Since reading Mindset by Carol Dweck many years ago, we talk often with our students and their parents about the importance of a growth mindset – the “belief that your basic qualities are things you can cultivate through your efforts.” In her book, Dweck talks about how students with a growth mindset are motivated by challenging tasks, will persist in their efforts to work through them, and will learn from that effort.
There are many ways we can help students develop a growth mindset. One way is to praise effort rather than ability. Instead of saying to a child, “You’re so smart!” we’d do better to say, “The time you put into making and reviewing that study guide really paid off!”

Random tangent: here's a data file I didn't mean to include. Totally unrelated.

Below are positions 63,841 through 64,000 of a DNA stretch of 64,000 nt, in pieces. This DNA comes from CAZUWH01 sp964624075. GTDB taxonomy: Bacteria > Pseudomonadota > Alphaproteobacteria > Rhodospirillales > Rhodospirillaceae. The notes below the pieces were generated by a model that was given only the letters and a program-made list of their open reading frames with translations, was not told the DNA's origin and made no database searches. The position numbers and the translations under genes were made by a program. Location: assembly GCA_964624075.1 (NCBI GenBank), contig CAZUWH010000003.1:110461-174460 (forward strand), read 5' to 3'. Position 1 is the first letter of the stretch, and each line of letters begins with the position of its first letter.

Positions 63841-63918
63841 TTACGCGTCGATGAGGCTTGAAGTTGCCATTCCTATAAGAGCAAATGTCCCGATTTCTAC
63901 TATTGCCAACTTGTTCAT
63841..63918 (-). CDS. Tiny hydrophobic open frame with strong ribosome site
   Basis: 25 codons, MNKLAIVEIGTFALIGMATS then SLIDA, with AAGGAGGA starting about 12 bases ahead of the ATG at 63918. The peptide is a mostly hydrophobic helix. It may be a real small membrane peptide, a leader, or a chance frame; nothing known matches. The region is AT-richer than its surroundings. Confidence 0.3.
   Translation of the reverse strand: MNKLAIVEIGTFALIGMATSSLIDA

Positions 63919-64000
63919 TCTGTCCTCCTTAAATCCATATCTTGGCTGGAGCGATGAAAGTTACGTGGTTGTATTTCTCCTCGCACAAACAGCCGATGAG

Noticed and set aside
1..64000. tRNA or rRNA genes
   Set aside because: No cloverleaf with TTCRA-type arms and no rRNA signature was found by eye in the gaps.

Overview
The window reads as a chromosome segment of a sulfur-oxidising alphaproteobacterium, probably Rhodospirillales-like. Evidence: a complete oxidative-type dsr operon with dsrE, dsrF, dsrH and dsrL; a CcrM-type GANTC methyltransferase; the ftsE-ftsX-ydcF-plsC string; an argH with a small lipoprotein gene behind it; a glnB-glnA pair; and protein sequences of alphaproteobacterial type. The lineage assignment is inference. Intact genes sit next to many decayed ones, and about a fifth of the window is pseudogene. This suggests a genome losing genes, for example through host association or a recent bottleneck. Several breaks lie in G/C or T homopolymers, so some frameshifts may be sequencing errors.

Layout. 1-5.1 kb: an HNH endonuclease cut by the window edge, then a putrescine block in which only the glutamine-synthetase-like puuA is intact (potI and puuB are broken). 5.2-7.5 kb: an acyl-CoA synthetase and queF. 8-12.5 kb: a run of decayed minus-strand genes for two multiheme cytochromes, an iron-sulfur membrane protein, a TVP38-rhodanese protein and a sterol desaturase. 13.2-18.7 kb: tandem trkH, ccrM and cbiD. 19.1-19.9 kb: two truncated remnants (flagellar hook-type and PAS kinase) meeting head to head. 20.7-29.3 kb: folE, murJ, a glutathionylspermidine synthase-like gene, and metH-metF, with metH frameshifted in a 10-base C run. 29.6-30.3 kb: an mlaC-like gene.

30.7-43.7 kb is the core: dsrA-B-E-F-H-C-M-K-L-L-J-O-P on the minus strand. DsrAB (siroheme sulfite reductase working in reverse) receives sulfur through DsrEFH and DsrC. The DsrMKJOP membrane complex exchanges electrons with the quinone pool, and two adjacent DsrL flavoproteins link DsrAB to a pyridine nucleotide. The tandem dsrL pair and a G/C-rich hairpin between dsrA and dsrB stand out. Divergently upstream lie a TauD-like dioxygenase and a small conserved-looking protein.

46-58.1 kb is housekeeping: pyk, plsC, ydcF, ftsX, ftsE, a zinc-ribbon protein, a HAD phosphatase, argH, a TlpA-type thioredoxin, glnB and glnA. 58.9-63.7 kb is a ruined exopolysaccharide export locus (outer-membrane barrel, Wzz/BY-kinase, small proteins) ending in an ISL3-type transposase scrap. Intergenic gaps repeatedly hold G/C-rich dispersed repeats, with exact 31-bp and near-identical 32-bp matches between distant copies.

Research at The University of Chicago supports Dweck’s take on praise. “In the new study, scholars found that the percentage of process praise parents used when their children were one to three years old significantly predicted whether children welcomed challenges, had strategies for overcoming failure, and thought intelligence and personality were malleable five years later.”
We’re excited about this additional research and to know that it’s never too early or late to help children love learning!
Do you want to help your child develop a growth mindset? Contact us to learn more about our Mindset curriculum!